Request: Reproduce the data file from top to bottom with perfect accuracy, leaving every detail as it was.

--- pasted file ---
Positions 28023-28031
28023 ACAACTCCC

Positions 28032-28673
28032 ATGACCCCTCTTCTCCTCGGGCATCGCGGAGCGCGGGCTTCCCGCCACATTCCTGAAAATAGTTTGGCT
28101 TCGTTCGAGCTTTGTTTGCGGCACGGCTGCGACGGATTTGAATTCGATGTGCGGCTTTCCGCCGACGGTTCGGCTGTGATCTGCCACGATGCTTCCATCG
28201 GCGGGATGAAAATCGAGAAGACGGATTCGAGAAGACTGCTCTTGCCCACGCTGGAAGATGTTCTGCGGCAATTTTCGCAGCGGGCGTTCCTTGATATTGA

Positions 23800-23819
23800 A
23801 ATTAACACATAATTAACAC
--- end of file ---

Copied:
Positions 28023-28031
28023 ACAACTCCC

Positions 28032-28673
28032 ATGACCCCTCTTCTCCTCGGGCATCGCGGAGCGCGGGCTTCCCGCCACATTCCTGAAAATAGTTTGGCT
28101 TCGTTCGAGCTTTGTTTGCGGCACGGCTGCGACGGATTTGAATTCGATGTGCGGCTTTCCGCCGACGGTTCGGCTGTGATCTGCCACGATGCTTCCATCG
28201 GCGGGATGAAAATCGAGAAGACGGATTCGAGAAGACTGCTCTTGCCCACGCTGGAAGATGTTCTGCGGCAATTTTCGCAGCGGGCGTTCCTTGATATTGA

Positions 23800-23819
23800 A
23801 ATTAACACATAATTAACAC